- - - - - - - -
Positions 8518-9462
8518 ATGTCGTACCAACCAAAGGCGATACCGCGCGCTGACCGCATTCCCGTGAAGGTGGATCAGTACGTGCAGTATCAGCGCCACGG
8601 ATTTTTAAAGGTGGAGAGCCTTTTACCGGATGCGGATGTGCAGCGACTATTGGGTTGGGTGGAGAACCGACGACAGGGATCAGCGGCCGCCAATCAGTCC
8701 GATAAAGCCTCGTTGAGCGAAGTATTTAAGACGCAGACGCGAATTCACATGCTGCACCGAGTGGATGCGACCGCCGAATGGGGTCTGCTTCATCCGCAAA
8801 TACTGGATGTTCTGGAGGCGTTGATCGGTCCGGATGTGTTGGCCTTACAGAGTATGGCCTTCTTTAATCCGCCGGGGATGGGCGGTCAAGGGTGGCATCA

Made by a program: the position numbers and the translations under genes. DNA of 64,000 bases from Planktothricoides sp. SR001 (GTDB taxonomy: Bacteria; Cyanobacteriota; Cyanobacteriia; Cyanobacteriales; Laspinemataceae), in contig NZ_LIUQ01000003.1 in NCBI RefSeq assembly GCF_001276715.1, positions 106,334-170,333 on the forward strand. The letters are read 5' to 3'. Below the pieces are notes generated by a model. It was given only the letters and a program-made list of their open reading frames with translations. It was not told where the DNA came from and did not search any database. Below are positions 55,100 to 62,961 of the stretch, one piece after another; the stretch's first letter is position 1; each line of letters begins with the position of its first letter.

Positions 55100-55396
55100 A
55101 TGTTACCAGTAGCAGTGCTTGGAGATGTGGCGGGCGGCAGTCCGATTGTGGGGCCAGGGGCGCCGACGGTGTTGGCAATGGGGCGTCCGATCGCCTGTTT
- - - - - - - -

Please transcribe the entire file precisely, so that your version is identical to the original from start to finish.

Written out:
Positions 8518-9462
8518 ATGTCGTACCAACCAAAGGCGATACCGCGCGCTGACCGCATTCCCGTGAAGGTGGATCAGTACGTGCAGTATCAGCGCCACGG
8601 ATTTTTAAAGGTGGAGAGCCTTTTACCGGATGCGGATGTGCAGCGACTATTGGGTTGGGTGGAGAACCGACGACAGGGATCAGCGGCCGCCAATCAGTCC
8701 GATAAAGCCTCGTTGAGCGAAGTATTTAAGACGCAGACGCGAATTCACATGCTGCACCGAGTGGATGCGACCGCCGAATGGGGTCTGCTTCATCCGCAAA
8801 TACTGGATGTTCTGGAGGCGTTGATCGGTCCGGATGTGTTGGCCTTACAGAGTATGGCCTTCTTTAATCCGCCGGGGATGGGCGGTCAAGGGTGGCATCA

Made by a program: the position numbers and the translations under genes. DNA of 64,000 bases from Planktothricoides sp. SR001 (GTDB taxonomy: Bacteria; Cyanobacteriota; Cyanobacteriia; Cyanobacteriales; Laspinemataceae), in contig NZ_LIUQ01000003.1 in NCBI RefSeq assembly GCF_001276715.1, positions 106,334-170,333 on the forward strand. The letters are read 5' to 3'. Below the pieces are notes generated by a model. It was given only the letters and a program-made list of their open reading frames with translations. It was not told where the DNA came from and did not search any database. Below are positions 55,100 to 62,961 of the stretch, one piece after another; the stretch's first letter is position 1; each line of letters begins with the position of its first letter.

Positions 55100-55396
55100 A
55101 TGTTACCAGTAGCAGTGCTTGGAGATGTGGCGGGCGGCAGTCCGATTGTGGGGCCAGGGGCGCCGACGGTGTTGGCAATGGGGCGTCCGATCGCCTGTTT